Jennifer Jones was born Phylis Lee Isley in Tulsa, Oklahoma, on March 2, 1919, and died Thursday, December 17, 2009 at her home in Malibu, California at the age of 90. She was the daughter of Phil and Flora Mae Isley, a couple who managed a traveling theatre troupe which toured the Midwest of the United States. Raised chiefly in Oklahoma, her parents wanted her to enter law school, she however convinced them to send her to the American Academy of Dramatic Arts in New York City in 1938. A year later she had married the actor Robert Walker, and the pair pursued acting roles in the city, with success coming for Walker in speaking parts in radio program while she earned fees in fashion modeling.
David O. Selznick heard her reading for a part in the Rose Franken play Claudia, and though she failed to secure a role in the production, Selznick nonetheless called her back and eventually signed her to a seven-year contract and changed her name to Jennifer Jones.
Robert Walker and Jones traveled to California and with Selznick's influence she was shortly given the lead role as Bernadette Soubirous in the film The Song of Bernadette (1943) directed by Henry King. She received an Academy Award in 1945 for the role. Soon thereafter Jones and Walker divorced as they had been separated since 1943. In 1949 Jones married to David O. Selznick.
Jones is often given high marks for her two comedy efforts: as a plumber's daughter in Cluny Brown for Ernst Lubitsch in 1946, and for her part as the scheming Mrs. Gwendolen Chelm, a phony British diplomat's wife in Beat the Devil, a 1953 film from John Huston which also featured Humphrey Bogart and Gina Lollobrigida. The Huston film contained a loossely devised adventure-plot that was more of a grab-bag of ad-libs and unscripted scenes allowing the cast to have some fun with odd-ball characters wrapped up in stealing from each other. As Chelm, Jones was able to indulge in a fun comedic turn completely in tune with the movie's informal attitude.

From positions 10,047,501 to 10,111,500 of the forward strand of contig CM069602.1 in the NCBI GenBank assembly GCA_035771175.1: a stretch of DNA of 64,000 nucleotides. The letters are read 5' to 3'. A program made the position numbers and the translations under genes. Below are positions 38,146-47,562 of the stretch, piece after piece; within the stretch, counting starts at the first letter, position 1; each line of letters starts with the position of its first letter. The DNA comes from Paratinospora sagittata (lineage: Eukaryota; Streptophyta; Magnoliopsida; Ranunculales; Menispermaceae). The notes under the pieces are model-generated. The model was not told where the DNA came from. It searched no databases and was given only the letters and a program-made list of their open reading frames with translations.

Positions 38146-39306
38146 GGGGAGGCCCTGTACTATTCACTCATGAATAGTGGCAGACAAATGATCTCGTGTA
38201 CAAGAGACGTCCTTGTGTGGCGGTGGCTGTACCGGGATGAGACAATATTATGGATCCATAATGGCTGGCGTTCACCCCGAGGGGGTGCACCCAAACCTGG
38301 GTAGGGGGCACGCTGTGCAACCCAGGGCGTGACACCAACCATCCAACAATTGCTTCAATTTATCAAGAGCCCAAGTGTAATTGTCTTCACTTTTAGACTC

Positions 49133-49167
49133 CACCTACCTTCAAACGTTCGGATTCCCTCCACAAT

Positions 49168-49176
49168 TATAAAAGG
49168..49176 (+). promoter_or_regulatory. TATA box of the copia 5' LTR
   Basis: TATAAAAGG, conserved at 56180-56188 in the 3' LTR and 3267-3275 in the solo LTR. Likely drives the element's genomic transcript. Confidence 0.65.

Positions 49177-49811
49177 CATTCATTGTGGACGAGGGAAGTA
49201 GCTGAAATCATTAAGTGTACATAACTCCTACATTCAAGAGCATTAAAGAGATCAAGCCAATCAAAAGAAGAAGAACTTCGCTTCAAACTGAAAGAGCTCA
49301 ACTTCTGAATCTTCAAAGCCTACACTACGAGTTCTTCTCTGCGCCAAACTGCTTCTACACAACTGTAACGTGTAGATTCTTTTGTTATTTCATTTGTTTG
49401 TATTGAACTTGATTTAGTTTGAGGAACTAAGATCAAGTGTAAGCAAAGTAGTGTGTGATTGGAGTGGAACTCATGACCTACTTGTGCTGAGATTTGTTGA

She appeared in many big-budget Hollywood films, and with David O. Selznick personally managing her career she was able to have the pick of the most publicized and most important film properties that he controlled. She played one of her most famous parts opposite Gregory Peck in Duel in the Sun, a 1946 film that was intended to be a kind of cowboy 'Gone With the Wind,' with she and Peck in a tumultuous love story that delved in interracial issues.
Altogether Jones had five Academy Award nominations: The Song of Bernadette Bernadette (1943) as Soubirous; Since You Went Away (1944) as Jane Deborah Hilton; Love Letters (1945) as Singleton/Victoria Morland; Duel in the Sun (1946) as Pearl Chavez; Love Is a Many-Splendored Thing (1954), as Dr. Han Suyin.
After Selznick's death in 1965, Jones rarely appeared in films, the most notable exception being her brief part as Fred Astaire's dancing partner in The Towering Inferno (1974). In 1971 she had married wealthy art collector Norton Simon, and she participated in building his art collection which eventually became the Norton Simon Museum in Pasadena, California. After his death in 1993, she continued as Trustee Emeritusat the museum.
From the New York Times obituary from December 17, 2009: “After that first big role (Song of Bernadette Bernadette), there was a kind of stage fright,” Ms. Jones said in 1981. She told another interviewer:
“When you’re young, you’re full of hope and dreams. Later you begin to wonder. I did ‘The Song of Bernadette’ without knowing what was going on half the time.”
Original Page Dec 2009 | Updated Dec 2017
Letters from Hollywood: Inside the Private World of Classic American Movemaking
352 pages - Published by Harry N. Abrams
"This is, quite simply, one of the finest books I’ve ever read about Hollywood." Leonard Maltin
Reproduces in full color scores of entertaining and insightful pieces of correspondence from some of the most notable and talented film industry names of all time—from the silent era to the golden age, and up through the pre-email days of the 1970s. Annotated by the authors to provide backstories and further context. Greta Garbo, Alfred Hitchcock, Humphrey Bogart, Frank Sinatra, Katharine Hepburn, Marlon Brando, Elia Kazan, Cary Grant, Francis Ford Coppola, Tom Hanks, and Jane Fonda.